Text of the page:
School supplies: How to give, and receive, supplies in time for the first bell

Some families grumble over the hassle of purchasing school supplies, while others struggle with how to pay for their supplies. Thanks to programs that donate supplies, parents can help each other.

Brad Doherty/Brownsville Herald/AP
Alajandra Lozano shops for back to school supplies, Thursday, Aug. 7, 2014 in Brownsville, Texas.

The National Retail Federation estimates that this year, an average family will spend $669.28 on back-to-school items, up from $634.78 from 2013. For many families, the cost of back-to-school clothes, shoes, and supplies is one that they cannot afford.

As a teacher, I have learned firsthand the costs for school supplies, and have learned a few tips to help families cut back on costs.

First, there are many national programs that distribute and help with supplies such as Kids in Need Foundation and United Way. Moreover, many chapters of The Salvation Army partner with local organizations to provide free school supplies to children in need. Also, Back-To-School Brigade works with Dollar Tree stores to supply millions of dollars of free school supplies across the nation.

Many of the above organizations provide multiple drop off locations throughout local communities to collect school supplies to distribute. Make sure to check their Facebook pages, as well as your local newspaper and television news to find information to see who is distributing supplies this year. Often, schools will also have information about local programs.

Col. Ron Busroe, community relations and development secretary for The Salvation Army says that parents who need help with school supplies should contact their local Salvation Army. "Many Salvation Army locations provide back to school assistance, and for those looking to receive support as the school year begins, it is best to contact your local Salvation Army by visiting and typing in your zip code," he wrote via e-mail. "In addition, those looking to help are encouraged to drop off commonly needed items at their local Salvation Army."Often, the local branches of national organizations have different ways to distribute school supplies. For example, the  Massachusetts Salvation Army  hands out backpacks and supplies at a Back to School Celebration, which includes activities and educational booths. Families must pre-register for the Back to School Celebration, which is taking place on Aug. 26.

My good friend, Reshma Khan, who founded a free women’s clinic in Charleston, S.C., organizes a Back-2-School Giveaway, under  ICNA Relief USA, and through her local program, passes out hundreds of dollars of school supplies and book bags every year. Cities in 12 states across the US participate in the program.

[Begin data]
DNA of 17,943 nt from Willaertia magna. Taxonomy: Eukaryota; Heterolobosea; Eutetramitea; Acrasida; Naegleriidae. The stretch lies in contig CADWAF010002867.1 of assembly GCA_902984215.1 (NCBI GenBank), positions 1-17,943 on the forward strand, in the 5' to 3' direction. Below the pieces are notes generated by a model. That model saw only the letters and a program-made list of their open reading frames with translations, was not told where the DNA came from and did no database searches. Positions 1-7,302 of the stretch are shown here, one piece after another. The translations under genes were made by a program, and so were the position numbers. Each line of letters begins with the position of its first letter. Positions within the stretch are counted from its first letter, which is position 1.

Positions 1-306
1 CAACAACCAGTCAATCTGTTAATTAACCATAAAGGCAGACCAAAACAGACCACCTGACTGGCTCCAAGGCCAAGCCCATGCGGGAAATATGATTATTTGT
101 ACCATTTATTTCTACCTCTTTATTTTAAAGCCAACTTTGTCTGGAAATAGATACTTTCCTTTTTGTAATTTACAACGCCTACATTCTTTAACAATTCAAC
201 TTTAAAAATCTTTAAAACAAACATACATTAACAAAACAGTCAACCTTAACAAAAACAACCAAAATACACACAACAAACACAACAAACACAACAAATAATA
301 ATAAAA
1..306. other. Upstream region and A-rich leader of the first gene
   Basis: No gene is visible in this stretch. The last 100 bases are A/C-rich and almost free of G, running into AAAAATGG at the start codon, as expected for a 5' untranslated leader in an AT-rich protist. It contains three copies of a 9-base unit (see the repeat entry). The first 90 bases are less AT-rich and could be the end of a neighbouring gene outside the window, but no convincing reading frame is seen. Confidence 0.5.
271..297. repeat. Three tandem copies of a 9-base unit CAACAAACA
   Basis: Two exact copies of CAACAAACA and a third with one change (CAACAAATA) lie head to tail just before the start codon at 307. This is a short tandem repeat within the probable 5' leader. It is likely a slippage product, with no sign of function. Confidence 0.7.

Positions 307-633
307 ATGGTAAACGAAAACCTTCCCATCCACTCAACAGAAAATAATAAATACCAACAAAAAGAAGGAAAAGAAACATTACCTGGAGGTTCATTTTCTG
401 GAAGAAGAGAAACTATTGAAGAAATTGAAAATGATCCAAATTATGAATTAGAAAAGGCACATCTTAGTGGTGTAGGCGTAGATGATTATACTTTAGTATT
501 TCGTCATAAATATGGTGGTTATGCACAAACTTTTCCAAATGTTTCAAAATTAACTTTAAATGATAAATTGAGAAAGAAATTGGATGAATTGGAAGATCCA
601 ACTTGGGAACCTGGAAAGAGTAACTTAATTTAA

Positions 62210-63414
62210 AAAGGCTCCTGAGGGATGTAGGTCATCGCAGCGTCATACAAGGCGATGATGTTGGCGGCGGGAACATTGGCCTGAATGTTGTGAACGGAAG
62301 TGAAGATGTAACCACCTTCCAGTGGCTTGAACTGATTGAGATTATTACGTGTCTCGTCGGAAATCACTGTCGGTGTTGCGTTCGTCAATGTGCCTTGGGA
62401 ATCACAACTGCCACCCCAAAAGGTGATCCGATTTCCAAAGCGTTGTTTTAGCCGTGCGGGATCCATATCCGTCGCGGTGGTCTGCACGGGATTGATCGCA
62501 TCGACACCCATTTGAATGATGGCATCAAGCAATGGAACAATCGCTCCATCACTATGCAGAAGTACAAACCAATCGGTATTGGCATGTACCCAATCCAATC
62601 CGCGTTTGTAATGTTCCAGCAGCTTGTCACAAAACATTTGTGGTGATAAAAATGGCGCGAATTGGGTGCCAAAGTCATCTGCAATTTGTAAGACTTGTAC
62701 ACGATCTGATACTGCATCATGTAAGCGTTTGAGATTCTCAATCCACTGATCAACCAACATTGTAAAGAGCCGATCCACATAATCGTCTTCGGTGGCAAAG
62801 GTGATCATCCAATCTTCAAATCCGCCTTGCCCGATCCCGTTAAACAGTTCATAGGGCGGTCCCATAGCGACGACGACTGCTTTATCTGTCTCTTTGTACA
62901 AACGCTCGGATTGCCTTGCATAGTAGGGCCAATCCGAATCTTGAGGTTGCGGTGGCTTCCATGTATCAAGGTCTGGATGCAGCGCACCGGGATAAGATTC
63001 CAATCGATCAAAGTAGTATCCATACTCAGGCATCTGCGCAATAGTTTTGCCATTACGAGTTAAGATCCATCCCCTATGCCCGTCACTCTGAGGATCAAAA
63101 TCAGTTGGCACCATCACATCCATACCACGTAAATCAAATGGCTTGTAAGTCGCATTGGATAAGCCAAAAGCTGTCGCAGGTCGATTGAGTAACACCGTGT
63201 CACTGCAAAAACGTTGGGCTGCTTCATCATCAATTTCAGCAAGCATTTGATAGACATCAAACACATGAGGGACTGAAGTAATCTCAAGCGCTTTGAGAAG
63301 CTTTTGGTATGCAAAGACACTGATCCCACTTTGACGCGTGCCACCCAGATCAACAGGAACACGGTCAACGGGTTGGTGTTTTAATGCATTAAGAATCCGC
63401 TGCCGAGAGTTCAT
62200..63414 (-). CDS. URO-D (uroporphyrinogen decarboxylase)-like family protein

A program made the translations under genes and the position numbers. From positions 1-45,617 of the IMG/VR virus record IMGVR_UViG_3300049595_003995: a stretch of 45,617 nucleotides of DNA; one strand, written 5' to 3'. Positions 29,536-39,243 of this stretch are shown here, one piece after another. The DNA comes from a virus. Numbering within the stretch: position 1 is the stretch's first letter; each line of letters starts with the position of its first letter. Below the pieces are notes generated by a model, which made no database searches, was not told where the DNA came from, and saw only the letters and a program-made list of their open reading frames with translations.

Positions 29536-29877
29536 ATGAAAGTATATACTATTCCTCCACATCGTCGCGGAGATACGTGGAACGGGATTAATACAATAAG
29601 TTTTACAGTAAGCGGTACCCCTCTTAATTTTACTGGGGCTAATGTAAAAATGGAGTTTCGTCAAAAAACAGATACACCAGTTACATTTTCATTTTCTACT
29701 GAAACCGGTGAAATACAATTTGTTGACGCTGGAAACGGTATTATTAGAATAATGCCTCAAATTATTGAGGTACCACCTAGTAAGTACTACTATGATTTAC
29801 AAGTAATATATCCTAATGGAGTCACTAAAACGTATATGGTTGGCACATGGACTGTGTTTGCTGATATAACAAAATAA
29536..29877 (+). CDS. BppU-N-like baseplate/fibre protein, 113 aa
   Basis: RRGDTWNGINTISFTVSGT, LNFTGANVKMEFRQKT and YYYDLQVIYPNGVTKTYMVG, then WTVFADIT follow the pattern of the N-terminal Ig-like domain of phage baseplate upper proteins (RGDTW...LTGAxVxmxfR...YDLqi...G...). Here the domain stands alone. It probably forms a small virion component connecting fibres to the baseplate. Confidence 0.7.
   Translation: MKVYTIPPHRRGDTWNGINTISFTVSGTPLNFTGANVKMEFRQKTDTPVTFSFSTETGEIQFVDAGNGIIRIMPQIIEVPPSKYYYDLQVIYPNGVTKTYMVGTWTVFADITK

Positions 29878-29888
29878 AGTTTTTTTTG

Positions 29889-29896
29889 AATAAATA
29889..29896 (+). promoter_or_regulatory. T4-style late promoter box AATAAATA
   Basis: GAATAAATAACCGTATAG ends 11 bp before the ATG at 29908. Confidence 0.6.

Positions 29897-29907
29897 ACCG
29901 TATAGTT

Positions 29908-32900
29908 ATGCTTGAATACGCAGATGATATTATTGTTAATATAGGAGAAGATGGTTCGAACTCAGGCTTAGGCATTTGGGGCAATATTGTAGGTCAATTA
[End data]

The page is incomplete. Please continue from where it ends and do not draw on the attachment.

I encourage parents to have their children to volunteer at such events. Khan always takes her three young children to help where they directly pass out the book bags with school supplies to other children. As a result, her kids are more socially-conscious of the world around them and are more appreciative of their own blessings. 

As for those who want to save money on the back-to-school list that many schools produce, stick to the must-have basics. Always make sure to check if there is any leftover supplies from last year’s supplies. Think about buying certain items in bulk, including items from Costco or Sam’s Club, for the whole family to use. Also, don’t throw out the list once school begins – keep it for the end of the school year when school supplies are on clearance. 

Plus, do-it-yourself items, like book coverstotes, and pencil cases. are always a good project to make with kids to help personalize their school supplies, and will save families extra cash. 

As for clothes, shoes, and uniforms, having that First Day of School outfit is important to many children, especially if they are starting middle school or high school. Have them choose a decently-priced outfit, but if your budget is tight, explore local thrift shops and local Facebook shop-and-swap groups. My favorite coupon and cash back apps and websites are GeoQponsRetailMeNotSnip Snap,Ebates and Shopkick

Most importantly, remember that in many parts of the world, teaching and learning are done with very little supplies. If you cannot afford some of the extra items on your child’s supply list, talk directly to your child’s teacher about what items could be missed, and then check with local organizations for the must-haves.

Before submitting to sticker shock from a cartload of items at the checkout, think first about what can be re-used, refreshed, and refurbished from your current supplies. And if you are in a position to fill your cart, be sure to grab extra to donate to others and have your children directly participate in giving school supplies to community members in need. 

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